Dr David Crichton’s column: Talk to your GP and be on the safe side

This is a transcript of my My View column that was published in the Doncaster Star on Monday 26 March, 2018.
I’ve just met some of Doncaster’s finest sportsmen to talk to them about a malignant cancer that has struck over 1500 local men in the last five years alone.
I went to Doncaster Rovers’ training ground at Cantley Park to meet players and staff of the first team and junior squad and spend a few minutes making them aware of the symptoms of prostate cancer.
It was time well spent. March is Prostate Cancer Awareness Month and I wanted to do my bit to spread the message about this disease, which mainly targets the over 50s.
They were a bunch of young fit men – like James Coppinger and Andy Butler, pictured with me – who are currently not at any serious risk, but could be one day. But they have Dads, Grandads and uncles who are in the 50 plus age bracket, which is why it’s important know the signs and act quickly if you spot them.
Thanks to James and Andy for their support
I was encouraged by the number of questions the players asked me when I finished my talk. It showed me how interested they were in looking after their own health and that of their family and friends.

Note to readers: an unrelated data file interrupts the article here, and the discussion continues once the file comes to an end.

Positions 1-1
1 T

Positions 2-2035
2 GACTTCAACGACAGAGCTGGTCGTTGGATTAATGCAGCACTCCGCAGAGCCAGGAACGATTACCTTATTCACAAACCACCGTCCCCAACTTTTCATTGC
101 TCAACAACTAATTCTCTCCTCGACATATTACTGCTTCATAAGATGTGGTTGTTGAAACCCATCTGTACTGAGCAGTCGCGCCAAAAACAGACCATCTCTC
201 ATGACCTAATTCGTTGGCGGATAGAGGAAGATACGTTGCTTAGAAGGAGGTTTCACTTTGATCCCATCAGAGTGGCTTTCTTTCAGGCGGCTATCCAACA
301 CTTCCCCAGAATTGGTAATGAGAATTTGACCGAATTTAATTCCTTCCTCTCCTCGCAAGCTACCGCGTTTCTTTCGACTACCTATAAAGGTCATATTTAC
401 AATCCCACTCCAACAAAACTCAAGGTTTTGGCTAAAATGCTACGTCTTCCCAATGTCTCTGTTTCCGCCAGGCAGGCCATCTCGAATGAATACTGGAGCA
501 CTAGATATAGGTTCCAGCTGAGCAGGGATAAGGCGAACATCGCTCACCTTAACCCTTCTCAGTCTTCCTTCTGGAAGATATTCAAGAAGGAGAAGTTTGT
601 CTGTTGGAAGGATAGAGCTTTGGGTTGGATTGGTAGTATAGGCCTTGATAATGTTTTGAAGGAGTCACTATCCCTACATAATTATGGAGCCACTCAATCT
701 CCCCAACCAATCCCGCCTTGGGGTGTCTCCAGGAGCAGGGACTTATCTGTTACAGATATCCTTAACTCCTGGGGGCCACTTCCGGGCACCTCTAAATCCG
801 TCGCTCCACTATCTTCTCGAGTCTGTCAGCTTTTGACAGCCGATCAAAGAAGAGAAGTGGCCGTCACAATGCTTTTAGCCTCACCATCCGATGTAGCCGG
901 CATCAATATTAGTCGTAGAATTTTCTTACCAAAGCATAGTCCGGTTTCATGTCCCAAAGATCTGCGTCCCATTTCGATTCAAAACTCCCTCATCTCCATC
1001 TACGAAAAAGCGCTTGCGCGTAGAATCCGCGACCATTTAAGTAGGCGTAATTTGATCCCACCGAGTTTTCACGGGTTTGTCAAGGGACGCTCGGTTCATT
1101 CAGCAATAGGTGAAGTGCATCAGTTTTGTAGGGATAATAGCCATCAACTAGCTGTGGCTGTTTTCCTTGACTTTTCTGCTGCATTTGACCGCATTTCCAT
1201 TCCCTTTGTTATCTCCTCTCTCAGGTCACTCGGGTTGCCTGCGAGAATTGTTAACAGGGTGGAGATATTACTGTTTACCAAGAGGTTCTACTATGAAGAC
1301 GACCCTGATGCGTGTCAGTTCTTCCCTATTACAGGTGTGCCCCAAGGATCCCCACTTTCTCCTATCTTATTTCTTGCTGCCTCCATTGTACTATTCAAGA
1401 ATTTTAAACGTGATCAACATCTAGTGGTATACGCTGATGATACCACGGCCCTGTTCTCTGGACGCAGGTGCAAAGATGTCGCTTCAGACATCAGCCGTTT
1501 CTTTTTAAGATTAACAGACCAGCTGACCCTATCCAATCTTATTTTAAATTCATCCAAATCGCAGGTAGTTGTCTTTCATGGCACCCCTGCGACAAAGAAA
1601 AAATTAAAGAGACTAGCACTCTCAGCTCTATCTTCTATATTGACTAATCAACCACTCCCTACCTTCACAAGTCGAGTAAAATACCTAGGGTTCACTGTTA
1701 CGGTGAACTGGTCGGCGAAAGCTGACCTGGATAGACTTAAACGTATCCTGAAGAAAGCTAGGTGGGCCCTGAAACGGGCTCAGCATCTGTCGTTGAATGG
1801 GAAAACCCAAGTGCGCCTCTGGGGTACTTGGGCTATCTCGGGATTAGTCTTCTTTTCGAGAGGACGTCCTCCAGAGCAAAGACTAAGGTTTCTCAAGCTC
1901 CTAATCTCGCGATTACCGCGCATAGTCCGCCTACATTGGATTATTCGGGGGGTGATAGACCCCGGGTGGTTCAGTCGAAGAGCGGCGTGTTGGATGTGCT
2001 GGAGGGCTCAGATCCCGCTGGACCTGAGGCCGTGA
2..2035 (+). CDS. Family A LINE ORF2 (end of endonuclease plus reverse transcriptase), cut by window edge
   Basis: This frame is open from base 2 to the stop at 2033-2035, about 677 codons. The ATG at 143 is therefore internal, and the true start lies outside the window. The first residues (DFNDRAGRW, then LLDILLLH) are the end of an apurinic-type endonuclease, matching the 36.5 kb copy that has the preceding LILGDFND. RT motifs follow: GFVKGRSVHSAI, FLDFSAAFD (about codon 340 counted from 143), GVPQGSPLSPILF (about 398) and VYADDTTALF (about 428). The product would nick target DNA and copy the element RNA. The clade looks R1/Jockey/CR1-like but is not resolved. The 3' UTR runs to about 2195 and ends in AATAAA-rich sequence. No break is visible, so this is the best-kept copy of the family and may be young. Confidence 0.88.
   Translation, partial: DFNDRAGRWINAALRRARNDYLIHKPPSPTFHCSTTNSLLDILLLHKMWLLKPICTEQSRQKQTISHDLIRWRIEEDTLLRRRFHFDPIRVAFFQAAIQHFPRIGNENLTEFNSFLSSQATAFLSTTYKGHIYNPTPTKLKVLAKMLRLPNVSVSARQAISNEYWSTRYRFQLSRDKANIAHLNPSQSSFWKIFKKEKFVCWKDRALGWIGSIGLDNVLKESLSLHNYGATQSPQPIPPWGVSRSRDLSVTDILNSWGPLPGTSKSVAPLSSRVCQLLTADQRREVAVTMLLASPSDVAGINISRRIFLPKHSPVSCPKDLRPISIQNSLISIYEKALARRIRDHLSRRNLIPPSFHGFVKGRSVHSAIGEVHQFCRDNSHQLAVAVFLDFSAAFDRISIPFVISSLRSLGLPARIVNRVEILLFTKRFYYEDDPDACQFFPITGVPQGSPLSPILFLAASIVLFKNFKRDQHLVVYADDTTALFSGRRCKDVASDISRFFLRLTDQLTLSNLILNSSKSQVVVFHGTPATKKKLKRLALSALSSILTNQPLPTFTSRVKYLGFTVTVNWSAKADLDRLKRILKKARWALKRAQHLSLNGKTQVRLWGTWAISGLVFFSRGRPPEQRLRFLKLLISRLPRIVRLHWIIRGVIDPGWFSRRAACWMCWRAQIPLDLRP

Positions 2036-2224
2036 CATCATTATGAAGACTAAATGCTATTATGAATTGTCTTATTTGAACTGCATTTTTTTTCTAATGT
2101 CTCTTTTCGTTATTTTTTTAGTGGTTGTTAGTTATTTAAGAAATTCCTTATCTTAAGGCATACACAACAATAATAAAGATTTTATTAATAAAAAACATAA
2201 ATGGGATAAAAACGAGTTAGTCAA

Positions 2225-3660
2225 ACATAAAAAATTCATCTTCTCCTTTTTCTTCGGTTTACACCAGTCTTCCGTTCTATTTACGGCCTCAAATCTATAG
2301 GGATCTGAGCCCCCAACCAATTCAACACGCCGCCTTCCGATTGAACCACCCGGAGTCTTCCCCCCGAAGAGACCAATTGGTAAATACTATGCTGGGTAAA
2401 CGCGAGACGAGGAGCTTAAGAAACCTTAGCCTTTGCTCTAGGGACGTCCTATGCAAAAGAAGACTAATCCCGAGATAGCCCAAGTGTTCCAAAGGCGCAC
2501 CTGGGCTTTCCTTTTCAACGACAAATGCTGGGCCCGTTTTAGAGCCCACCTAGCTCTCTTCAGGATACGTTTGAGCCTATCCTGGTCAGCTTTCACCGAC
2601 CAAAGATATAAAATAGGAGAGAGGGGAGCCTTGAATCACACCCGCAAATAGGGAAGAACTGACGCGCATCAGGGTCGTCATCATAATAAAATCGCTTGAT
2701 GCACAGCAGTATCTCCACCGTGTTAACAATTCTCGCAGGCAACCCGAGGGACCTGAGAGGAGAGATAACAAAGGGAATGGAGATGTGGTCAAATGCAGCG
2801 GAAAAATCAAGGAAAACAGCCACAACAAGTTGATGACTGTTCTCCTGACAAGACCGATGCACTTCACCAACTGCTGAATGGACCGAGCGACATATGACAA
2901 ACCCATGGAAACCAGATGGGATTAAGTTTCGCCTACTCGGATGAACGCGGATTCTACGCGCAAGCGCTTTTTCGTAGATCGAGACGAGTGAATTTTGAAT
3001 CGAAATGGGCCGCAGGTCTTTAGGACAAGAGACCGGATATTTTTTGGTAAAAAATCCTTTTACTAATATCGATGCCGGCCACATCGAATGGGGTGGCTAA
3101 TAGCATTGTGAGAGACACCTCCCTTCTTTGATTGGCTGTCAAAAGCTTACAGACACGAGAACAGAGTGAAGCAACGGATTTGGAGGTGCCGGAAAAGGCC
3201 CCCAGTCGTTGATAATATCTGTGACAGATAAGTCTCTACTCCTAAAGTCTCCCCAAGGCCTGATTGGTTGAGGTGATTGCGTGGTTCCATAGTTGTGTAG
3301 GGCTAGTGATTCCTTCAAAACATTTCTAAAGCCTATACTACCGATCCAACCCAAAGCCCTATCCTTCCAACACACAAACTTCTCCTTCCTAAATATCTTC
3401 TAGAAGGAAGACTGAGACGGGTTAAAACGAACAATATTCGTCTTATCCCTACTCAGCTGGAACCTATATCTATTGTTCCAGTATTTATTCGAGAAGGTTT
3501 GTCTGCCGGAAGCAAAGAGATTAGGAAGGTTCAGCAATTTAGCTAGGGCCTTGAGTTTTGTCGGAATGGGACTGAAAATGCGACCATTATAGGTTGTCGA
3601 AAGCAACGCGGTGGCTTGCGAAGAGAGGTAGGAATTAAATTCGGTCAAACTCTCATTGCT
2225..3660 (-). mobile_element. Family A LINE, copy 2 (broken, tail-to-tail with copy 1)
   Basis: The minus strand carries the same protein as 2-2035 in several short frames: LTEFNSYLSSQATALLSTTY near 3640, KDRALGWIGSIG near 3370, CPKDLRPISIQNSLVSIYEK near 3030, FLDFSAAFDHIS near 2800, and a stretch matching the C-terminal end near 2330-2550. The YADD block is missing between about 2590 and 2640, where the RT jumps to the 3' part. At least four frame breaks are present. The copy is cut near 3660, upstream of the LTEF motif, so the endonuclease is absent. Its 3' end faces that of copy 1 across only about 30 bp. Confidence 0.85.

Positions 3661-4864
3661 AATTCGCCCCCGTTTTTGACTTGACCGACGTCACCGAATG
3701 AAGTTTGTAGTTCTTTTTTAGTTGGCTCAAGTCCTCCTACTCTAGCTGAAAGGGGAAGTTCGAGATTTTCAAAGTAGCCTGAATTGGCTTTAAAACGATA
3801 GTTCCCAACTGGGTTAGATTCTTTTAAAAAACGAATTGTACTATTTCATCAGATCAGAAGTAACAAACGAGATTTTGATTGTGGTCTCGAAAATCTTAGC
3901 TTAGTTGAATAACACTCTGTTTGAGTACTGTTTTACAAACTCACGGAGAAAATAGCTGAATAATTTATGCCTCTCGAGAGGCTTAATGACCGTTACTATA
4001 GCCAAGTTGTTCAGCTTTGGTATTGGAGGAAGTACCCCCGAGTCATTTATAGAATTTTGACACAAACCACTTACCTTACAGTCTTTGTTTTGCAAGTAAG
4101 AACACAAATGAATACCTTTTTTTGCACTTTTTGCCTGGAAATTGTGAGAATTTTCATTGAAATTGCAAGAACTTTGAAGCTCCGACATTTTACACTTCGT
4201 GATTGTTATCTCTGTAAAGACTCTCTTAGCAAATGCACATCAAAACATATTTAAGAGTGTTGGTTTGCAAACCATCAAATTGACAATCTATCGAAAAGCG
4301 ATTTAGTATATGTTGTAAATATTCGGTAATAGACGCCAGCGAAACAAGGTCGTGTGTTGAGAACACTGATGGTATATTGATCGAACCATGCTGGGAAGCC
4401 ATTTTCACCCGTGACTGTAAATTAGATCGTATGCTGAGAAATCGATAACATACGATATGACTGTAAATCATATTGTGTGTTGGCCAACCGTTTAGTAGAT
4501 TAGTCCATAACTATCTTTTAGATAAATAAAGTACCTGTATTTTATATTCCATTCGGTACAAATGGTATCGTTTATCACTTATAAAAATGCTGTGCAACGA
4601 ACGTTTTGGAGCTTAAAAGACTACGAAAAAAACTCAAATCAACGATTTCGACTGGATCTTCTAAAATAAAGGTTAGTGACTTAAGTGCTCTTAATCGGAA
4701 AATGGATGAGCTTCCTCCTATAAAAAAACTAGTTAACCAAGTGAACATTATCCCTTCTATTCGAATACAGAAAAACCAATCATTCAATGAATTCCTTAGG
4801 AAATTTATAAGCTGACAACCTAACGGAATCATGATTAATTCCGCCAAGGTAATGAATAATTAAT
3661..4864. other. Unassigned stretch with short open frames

Only men have a prostate, which is usually the size and shape of a walnut and grows bigger as you get older. It sits underneath the bladder and surrounds the urethra, which is the tube men wee through.
Prostate is the most common cancer in men in the UK. About one in eight men will get it at some point in their lives.
The average age to be diagnosed with prostate cancer is between 65 and 69 years.  You are two and half times more likely to get it if your father or brother has had it, compared to a someone who has no relatives with prostate cancer.
Your risk of getting it is higher if your mother or sister has had breast cancer.
Black men are more likely to get prostate cancer than white men, we don’t know why.
Nobody knows how to prevent it but staying a healthy weight – for example by eating healthily and keeping active, like the Rovers’ players – is important.
If you do notice changes in the way you urinate this is more likely to be a sign of an enlarged prostate, or another health problem. But still get it checked out.
The signs to be aware of are:
·      difficulty starting to wee or emptying your bladder
·      a weak flow when you wee
·       a feeling your bladder hasn’t emptied properly
·      dribbling wee after you have finished
·      needing to wee more often than usual, especially at night
·      a sudden need to wee, sometimes leaking before you get to the toilet
Talk to your GP to be on the safe side, or you can ring one of Prostate Cancer UK’s specialist nurses on 0800 074 8383.

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